Speaking your mind
The Leveson Inquiry into the UK press has been published. As expected there’s a lot of political arguing and manoeuvring. This raises a question that I’ve reflected on but would like to revisit. When speaking your mind, you have the right to free speech, but what of the responsibilities that come with that right? They are there, we don’t get to avoid them.
The fact is that we must have the freedom to speak our minds, to put forth our views. As a blogger I support that, but I do have reservations about the effects of such speech. Should we be so ready to speak our minds if the consequences for others are harmful? For example, I have serious reservations with organised, dogmatic religion. But what if someone was in deep pain, suffering and that person was only comforted by faith in such a religion and wished to discuss it with me? I may have freedom of speech regarding my views, but is it right that I should use it? I feel that the answer here is no. I can gently stand my ground, while respecting their beliefs.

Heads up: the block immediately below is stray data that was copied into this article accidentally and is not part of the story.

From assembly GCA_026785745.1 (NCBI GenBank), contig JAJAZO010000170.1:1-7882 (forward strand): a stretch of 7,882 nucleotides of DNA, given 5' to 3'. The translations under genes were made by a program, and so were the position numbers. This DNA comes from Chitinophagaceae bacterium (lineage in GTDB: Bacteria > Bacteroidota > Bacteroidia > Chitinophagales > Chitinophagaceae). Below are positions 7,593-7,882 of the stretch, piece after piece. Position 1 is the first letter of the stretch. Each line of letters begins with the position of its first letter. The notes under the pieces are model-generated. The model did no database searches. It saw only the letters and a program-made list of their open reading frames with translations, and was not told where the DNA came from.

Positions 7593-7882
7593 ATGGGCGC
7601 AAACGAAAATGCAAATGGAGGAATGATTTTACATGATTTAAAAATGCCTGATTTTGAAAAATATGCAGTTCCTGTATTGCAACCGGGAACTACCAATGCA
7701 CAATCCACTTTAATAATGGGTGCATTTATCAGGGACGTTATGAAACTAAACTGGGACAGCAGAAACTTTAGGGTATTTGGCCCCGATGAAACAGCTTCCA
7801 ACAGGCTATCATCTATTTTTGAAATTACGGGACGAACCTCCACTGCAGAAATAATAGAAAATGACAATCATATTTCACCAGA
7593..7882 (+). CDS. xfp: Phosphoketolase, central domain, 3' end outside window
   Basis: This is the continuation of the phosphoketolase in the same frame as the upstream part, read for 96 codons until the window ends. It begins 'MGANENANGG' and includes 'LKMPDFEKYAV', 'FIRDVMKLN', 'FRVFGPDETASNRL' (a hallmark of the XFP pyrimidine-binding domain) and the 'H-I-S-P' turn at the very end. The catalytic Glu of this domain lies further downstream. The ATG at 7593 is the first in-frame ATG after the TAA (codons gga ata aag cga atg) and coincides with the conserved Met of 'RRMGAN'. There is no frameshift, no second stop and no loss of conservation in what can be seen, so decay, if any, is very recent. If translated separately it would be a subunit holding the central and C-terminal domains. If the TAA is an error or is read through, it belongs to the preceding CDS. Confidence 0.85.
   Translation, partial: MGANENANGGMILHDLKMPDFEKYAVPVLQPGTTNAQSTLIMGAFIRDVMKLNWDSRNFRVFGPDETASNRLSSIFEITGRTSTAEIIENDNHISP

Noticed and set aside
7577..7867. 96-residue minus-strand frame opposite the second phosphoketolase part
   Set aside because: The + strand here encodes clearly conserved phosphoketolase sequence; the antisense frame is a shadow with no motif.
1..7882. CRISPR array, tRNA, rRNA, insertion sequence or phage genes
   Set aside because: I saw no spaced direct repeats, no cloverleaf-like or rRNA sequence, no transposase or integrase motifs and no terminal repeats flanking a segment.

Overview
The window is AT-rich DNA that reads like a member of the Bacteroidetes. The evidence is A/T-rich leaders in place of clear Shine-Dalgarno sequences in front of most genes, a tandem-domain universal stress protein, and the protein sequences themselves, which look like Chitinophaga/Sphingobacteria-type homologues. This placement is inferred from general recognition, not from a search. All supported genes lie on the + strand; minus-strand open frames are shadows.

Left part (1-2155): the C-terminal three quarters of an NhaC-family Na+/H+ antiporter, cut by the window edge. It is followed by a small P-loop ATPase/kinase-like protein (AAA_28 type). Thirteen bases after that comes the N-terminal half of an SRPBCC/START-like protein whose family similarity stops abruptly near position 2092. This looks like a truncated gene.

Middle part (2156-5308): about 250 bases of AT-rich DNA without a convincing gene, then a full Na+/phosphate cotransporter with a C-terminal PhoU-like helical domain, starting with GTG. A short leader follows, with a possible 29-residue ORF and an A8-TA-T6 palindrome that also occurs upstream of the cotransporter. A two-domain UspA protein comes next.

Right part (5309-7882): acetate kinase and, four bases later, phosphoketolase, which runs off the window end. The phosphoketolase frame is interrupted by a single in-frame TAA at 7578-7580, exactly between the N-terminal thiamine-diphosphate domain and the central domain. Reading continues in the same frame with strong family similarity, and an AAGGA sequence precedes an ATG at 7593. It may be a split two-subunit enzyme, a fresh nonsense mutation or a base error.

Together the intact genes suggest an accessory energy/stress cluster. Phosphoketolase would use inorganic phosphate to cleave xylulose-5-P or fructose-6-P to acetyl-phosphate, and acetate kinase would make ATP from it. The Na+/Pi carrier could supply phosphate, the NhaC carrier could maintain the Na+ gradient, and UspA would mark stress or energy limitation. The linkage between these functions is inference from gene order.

Does this consideration for others in some way violate or weaken my own right to speech? Again, I feel the answer here is no. How can my rights be weakened by taking into account the feelings of others? I’m not sure that they can be. I feel that by mindfully exercising my rights, I strengthen them. Exercising Mindfulness when speaking your mind shows that you can avoid abusing the right. In the example above, perhaps it would be better to speak another time? Or better to rephrase it and soften it? Perhaps when speaking your mind, think of the feelings of others before speaking?
This brings us very neatly into Buddhist thought, as the Buddha visited this territory long ago. In this instance the thing we are looking for is called “Right Speech”. We can find a definition of this in the Magga-Vibhanga Sutta.
“And what is right speech? Abstaining from lying, from divisive speech, from abusive speech, & from idle chatter: This is called right speech.”
This quote from the Subhasita Sutta expands on the point:
“Speak only the speech that neither torments self nor does harm to others. That speech is truly well spoken. Speak only endearing speech, speech that is welcomed. Speech when it brings no evil to others is pleasant.”
The image above is taken from the Black Country Museums Flickr page.